The New England Patriots’ situation in the 2024 NFL Draft is complicated.

It’s enviable in that they own the No. 3 overall pick, a selection that presents an opportunity to choose one of the top quarterbacks available. It’s unenviable in that New England is coming off a disastrous 2023 season (hence the high pick) and must sift through an abundance of uncertainty while making a franchise-altering decision.

There’s risk involved with every draft pick. There are no guarantees. But the Patriots, fresh off a 4-13 record with multiple holes on their roster, can’t afford to drop the ball this April, especially if they use their first-round selection on a signal-caller. It would set them back for years.

Drafting a QB at No. 3 feels like the most likely scenario for New England, even though head coach Jerod Mayo and owner Robert Kraft both insisted the Patriots are open to trading the pick. And again, the Pats are well positioned in that regard, with Drake Maye, Jayden Daniels and J.J. McCarthy among the quarterbacks potentially available to New England, assuming Caleb Williams goes No. 1 overall to the Chicago Bears.

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But if two of those three are available, who do the Patriots choose? Therein lies the dilemma, because the chances of a quarterback drafted up high succeeding are lower than most probably realize.

The Athletic’s Jacob Robinson explored this topic in a newsletter published Friday. He looked at every quarterback drafted in the top 10 since 2011 and grouped them into four categories: Stars, starters, a major reach and a major bust.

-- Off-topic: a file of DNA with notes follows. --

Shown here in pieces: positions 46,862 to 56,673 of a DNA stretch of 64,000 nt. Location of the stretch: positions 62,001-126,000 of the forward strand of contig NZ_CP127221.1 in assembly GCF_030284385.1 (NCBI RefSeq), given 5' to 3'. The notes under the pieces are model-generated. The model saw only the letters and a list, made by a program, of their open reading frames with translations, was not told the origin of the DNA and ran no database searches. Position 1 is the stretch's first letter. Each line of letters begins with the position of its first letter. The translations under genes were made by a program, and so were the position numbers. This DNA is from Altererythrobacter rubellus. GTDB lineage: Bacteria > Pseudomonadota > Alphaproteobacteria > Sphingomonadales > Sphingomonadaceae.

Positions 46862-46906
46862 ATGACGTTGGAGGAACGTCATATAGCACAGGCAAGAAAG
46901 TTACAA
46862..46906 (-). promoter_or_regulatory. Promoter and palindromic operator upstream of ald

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Upon review, 26% of the quarterbacks qualified as a “star,” according to Robinson’s formula. That number is only slightly higher than the 22% who qualified as a “major bust.”

Most of the QBs landed in the “starter” range, at 33%, whereas 19% of the quarterbacks fell into the “major reach” bucket.

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So, how did Robinson arrive at these conclusions for each individual quarterback? Well, he took into account the following five criteria:

Starts — Were they good enough to start at least 50 games in their career?
Wins — Did they have a winning record with the team that drafted them?
Valuable — Did they sign a second contract with the team that drafted them?
Longevity — Were they still starting after turning 29?
Playoffs — Did they win a playoff game?

(The whole breakdown right here is worth a read.)

Robinson then applied the answers to those questions to a rating scale, with a “star” matching all five criteria, for instance.

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Is this a perfect science? Of course not. But it nevertheless offers context and, frankly, paints an unsettling picture for those eyeing a quarterback near the top of the draft.

Sure, there’s a good chance the Patriots land a viable quarterback at No. 3. After all, 59% of the QBs reviewed by Robinson became a “star” or a “starter” in the NFL.

But there’s also a decent chance — 41%, according to this exercise — New England botches the opportunity, a misstep that, again, could set the organization back for several years.

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This isn’t necessarily to scare Patriots fans. Each draft is different. And there’s a clear top tier of quarterbacks this year that New England can pluck from. That’s not always the case, sometimes forcing teams to reach in Round 1.

Just understand, however, that this is the Patriots’ current lot in life. It’s an unnerving existence long reserved for other franchises; not those with the luxury of employing Tom Brady for two decades.

The mighty have fallen. To rise again, New England can’t screw this up.

Featured image via Eric Canha/USA TODAY Sports Images